It’s not about the the many but what U do 2 the few.

01.06.2015

19:09

Pipsy

Whatever pnav rnav is supposed to deliver it certainly can’t rightly aim to deliver more noise to people on the ground. Lower, slow, trajectory flights are on these concentrated routes. These are much more than flight paths 4 d changes: climb rate, height, position, speed, thrust, flaps, landing gear . These mean much more noise.

07.06.2015

23:54

Paul

Ian, I read your response to GACC. To say the current trials “aren’t pleasing everyone” is an understatement! I live in what used to be a quiet rural environment near Petworth in West Sussex. Now thanks to Gatwick Airport and NATS I live in one of the “noise ghettos” that you have both created. PBN is most definitely not being used to provide respite in my area. I have read publicity from NATS and GAL that talks of meeting the Governments’ requirement to reduce the number of people affected by aircraft noise and direct aircraft away from populated areas. Actually this approach is rubbish. I lived for 25 years in Chiswick, West London directly under the flightpath into Heathrow. After a while you never heard the aircraft as the noise disappeared into the general background humm of the city. It was not that intrusive. However, in a rural environment the effect is devastating. Unlike in Chiswick, in the country noise travels further and wider either side of the aircraft’s flightpath, the total effect is much more devastating to those underneath this motorway in the sky. I hope that when you complete these trials you will include work on the long lasting effects to residents of exposure to increased noise and pollution levels, the effect of sleep depravation and increased stress levels plus a QRA on the increased risk to innocent people on the ground of a major incident occurring as a result of aircraft passing overhead every two minutes.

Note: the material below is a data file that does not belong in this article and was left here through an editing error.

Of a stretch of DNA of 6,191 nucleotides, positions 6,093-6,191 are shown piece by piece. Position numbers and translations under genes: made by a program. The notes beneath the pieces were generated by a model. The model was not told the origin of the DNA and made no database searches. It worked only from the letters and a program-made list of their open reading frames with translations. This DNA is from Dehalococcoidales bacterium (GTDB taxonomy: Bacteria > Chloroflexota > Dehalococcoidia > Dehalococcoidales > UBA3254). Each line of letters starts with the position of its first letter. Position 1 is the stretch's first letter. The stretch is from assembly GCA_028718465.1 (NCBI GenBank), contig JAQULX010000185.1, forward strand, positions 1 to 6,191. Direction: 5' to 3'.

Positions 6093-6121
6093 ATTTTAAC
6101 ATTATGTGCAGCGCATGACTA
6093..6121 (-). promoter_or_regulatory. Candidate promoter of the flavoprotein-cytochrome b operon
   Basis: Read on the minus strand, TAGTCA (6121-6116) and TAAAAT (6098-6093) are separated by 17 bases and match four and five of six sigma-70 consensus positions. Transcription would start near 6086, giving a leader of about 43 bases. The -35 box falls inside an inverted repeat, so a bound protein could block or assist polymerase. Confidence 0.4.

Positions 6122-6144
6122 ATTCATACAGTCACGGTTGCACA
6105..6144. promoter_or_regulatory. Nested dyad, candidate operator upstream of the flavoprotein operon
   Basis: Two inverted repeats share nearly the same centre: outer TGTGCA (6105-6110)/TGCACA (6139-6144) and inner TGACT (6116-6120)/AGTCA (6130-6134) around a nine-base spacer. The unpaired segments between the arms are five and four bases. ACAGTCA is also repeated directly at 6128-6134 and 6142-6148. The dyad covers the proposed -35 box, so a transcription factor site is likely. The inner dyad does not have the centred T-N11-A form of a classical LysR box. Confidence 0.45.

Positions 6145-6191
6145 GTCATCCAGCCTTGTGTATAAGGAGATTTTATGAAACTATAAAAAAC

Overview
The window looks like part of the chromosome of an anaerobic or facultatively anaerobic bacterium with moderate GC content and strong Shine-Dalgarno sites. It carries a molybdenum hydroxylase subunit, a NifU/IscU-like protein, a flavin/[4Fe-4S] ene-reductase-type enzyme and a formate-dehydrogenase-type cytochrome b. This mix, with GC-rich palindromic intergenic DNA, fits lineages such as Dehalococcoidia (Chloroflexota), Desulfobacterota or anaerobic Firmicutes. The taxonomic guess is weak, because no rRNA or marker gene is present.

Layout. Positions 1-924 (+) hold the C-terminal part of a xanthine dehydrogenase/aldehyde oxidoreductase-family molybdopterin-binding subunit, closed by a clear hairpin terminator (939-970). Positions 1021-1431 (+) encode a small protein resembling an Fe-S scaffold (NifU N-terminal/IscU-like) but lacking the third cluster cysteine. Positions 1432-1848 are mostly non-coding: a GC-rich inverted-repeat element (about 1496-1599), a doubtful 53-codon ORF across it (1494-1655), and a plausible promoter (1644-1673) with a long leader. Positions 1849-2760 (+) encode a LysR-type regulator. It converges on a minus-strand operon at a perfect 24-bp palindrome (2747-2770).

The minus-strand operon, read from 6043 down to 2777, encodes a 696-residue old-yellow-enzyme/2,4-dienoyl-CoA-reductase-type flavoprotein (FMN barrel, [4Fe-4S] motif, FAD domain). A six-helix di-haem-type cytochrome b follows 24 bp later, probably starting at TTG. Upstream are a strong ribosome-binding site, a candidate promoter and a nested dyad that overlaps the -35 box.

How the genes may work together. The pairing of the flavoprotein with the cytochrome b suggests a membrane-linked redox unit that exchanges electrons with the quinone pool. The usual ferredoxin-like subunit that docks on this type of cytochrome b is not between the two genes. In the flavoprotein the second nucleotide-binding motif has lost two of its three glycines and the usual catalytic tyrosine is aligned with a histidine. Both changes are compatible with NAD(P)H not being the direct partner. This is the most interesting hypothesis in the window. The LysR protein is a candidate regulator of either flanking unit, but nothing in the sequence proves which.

09.06.2015

00:04

Paul

To quote part of your response to GACC, “for those that do live under the flightpath, PBN gives us the opportunity to introduce meaningful and predictable respite routes, something that would have been impossible in the past using traditional technology” If this is really the case, could you please explain to me why, despite living over 20 miles from Gatwick I now have aircraft flying low over my house every two minutes from 0530 in the morning until past midnight without any break or respite. This has only happened since you and GAL introduced PBN without any consultation in early 2014. Prior to that we hardly saw a plane in this village, let alone heard one. As I am typing this note, it is 5 minutes past midnight and noisy aircraft are still passing very low overhead every few minutes.

23.06.2015

15:06

Aid

Hi Ian

It has been over a year since your comment that getting the route right is very important. Since we were one of those blighted by constant aircraft noise in Teddington we are keen to learn when the right routes will be published?

Increasing the impact for a few to 100% can hardly be justified by reducing the impact to the many by 10%.

Thanks.

30.06.2015

15:12

jeffa4444

We were “ginea pigs” in your experiment and the noise increase was totally unacceptable how you can even assume listening for hours on end one aircraft after another for 6-8 hours is a way to treat people then you need a serious dose of common sense. The Thames Valley is going to have 50,000 more homes over the next twenty years so extending Heathrow is madness.

08.08.2015

06:58

MJ

Ian, you, along with Brendan Kelly, should come around to my house and experience first hand what your actions have done.

A once quiet rural setting is now like a war zone. Literally. But worse, as we have no way of deterring the planes YOU are routinely flying over us. They do not need to be on the route in to Heathrow they are following as it adds miles to the journey, they could turn much sharper and fly straight in. Also, they definitely don’t need to be under 5,000 feet 18 miles out. Planes are much more capable than your approach and departure routes ask of them.

We used to wake at a normal time (not 05.30) and discuss normal things – definitely not spend the time we do now discussing NATS, CAA (weak and ineffective) and the airports you have re routed over us endlessly.

We would then get a peaceful night sleep from a decent time without midnight flights affecting us. How things have changed because of your collective inability to implement technology properly.